At least nobody has mentioned the “Sennheiser Veil” which was endlessly promoted by subjectivists…
 

maverickronin

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Haven’t heard the HD800S. Tyll’s article you linked above pretty much nails what is wrong with the HD800, shortcomings that render it unlistenable to me:

“But the HD 800 is also quite problematic. It has a sharp sounding peak at around 6kHz that will, at times and with problematic recordings, drill a bleeding hole in your eardrums. Adding to this problem is an overall cool response, lacking the bass extension that, say, an Audeze LCD planar magnetic can has.”
The "S" version is not all that much better.



If they weren't selling to a market obsessed with misguided notions of "purity" they could have actually fixed it by building in something like @solderdude's passive EQ network.
 

acbarn

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My experience is that all of the 600 series headphones are much more alike than they are different. I could be happy with any of them, and would have a difficult time identifying one over the other if I didn't have them on hand to compare directly. Making them sound identical would not be difficult using EQ. For what it's worth, I've settled on the 660S, which to my ear incorporates some of the characteristics I like from both the 600 and 650.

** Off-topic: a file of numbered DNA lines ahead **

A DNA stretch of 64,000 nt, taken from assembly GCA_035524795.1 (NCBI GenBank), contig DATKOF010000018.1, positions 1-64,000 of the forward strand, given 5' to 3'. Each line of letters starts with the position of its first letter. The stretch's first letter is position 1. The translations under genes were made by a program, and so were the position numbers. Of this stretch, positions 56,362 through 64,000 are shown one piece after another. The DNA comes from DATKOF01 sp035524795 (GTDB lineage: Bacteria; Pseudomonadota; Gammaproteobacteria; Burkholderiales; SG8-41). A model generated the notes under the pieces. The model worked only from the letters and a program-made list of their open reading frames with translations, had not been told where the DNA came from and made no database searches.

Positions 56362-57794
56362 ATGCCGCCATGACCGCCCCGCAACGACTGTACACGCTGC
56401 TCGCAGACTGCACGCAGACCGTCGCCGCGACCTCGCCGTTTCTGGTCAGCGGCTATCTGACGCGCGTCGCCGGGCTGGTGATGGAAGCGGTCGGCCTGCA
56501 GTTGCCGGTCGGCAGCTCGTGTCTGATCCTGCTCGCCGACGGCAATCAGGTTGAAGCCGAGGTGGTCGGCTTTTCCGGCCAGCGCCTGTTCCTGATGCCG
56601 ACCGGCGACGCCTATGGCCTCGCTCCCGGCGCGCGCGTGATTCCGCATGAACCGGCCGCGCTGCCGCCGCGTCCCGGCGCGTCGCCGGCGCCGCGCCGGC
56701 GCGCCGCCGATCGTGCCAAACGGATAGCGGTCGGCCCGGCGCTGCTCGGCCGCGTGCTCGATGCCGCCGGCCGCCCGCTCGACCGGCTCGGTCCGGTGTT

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amirm

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Thread Starter #197
The largest audio consumer demographic is portable listeners with no choice but to listen at stock.
If they are reading this forum, they better find a way to EQ their headphones.

The EQ crowd here are outliers since most consumers don't listen that way.
Most consumers don't read your posts.

The advantage of the "purist" approach is that you have a headphone that will sound good whether it is plugged into EQ or not.
And leave a lot of quality on the table.